How to keep toys fresh and exciting during the long winter months

Pley toy rental
Tomorrow is the start of our school district's five-day, mid-winter break. Families refer to it as "ski week", but we don't have any plans to ski or travel. We'll be spending it here at home, which means the kids will play with toys, mess up the house, and complain about being bored.... all within the first 2 hours. That scenario will repeat infinitely for the entire break (or at least it will feel like it!).

Do your kids complain about boredom even though they have a million toys? Honestly, I feel like the more toys they have, the quicker they get bored with them. Kids can get overwhelmed when presented with too many choices, and it can be all too easy to get into a rut, especially during these long winter months. Here are six ways to help your child keep their toys fresh and fun:

Rotate toys

You know the saying: absence makes the heart grow fonder. Move some toys to the attic or garage; every so often, swap them out with toys already in the toy box. Your child will welcome the reappearance of the toys, and won't have time to miss the old toys because they'll be so busy playing with the "new" ones.

Play with toys in new ways

Help your child get creative with their toys and give them new life. It's okay to disregard the instructions sometimes! Suggest combining toys that normally don't get played with together. The Mousetrap game that everyone is bored with can become an obstacle course for LEGO minifigs. That Hot Wheels race track can become a ski slope for Barbie dolls, and stuffed animals can inhabit a pretend zoo staffed by American Girl dolls.

Invite other kids to come and play

Having a friend over changes the dynamic of play, because friends bring in new ideas... and new toys! Often all that's required for a child to show renewed interest in a toy is to have a friend show interest in the toy as well.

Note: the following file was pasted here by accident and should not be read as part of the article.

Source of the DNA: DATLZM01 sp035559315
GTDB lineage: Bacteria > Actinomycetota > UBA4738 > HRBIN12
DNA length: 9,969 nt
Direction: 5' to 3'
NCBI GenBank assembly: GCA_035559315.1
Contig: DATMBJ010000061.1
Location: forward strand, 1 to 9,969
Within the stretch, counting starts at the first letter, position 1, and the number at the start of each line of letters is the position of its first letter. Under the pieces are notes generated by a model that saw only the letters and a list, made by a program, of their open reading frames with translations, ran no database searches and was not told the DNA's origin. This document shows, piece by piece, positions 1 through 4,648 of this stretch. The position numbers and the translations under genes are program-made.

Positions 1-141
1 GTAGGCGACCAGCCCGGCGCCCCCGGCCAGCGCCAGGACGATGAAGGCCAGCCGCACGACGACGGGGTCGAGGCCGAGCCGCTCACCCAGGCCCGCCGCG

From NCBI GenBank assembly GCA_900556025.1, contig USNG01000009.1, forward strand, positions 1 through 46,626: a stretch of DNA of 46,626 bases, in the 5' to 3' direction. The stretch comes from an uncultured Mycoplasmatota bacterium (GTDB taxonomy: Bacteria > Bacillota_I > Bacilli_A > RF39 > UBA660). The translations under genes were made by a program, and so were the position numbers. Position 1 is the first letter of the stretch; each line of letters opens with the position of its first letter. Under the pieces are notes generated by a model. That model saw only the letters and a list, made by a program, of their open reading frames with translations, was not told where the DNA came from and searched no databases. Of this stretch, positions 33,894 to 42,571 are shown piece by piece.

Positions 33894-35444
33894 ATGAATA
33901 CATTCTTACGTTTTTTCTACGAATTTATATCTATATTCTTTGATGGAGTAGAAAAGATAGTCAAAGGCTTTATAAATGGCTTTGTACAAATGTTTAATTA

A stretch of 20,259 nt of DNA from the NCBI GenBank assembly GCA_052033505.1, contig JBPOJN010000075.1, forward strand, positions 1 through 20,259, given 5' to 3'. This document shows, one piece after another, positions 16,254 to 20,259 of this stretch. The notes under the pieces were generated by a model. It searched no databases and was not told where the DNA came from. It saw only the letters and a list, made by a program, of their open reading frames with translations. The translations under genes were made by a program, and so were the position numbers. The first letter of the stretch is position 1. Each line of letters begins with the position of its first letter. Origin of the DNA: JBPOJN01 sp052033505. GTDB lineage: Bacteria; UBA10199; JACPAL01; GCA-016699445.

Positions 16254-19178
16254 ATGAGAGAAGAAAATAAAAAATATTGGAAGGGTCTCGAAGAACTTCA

Take a break from toys

Challenge your kids to see if they can survive without toys for a week. Their natural creativity will come to the forefront, and they'll find ways to play with sticks, stones, and snow. Siblings can play hand clap games or hide-and-seek, or put on a play. Ordinary household items can become toys -- think couch forts and pretend kitchens!

Organize a toy swap

On your next group playdate, have everyone bring five toys to swap, and have each child pick 5 toys to borrow for a week. Kids are happy because they get to play with five new toys, and parents are happy because they didn't need to spend anything or make more room in the toy box. Have parents agree on the selection process before hand (to minimize hurt feelings in case everyone wants the same toy), and make sure all toys are properly labeled (so they eventually make their way back to their owners).

Rent toys

Have you thought about a toy rental service? I didn't even know such a thing existed until I was introduced to Pley -- and now that I have, I think it's the perfect way to expose your kids to new toys (without the financial commitment) and them interested.  It's like Netflix for toys -- sign up at, select the monthly subscription plan you want, make a list of the toys your child would like to try out, then sit back and wait until the first set arrives. Keep the toys for as long as your child is interested in them. When your child is ready to try something new, send it back in Pley's pre-paid mailing box, and get the next toy on your list. Your child gets all of the fun without the commitment, clutter, or expense.
Pley toy rental

Disclosure: This is a compensated post. The views and opinions expressed here are my own.

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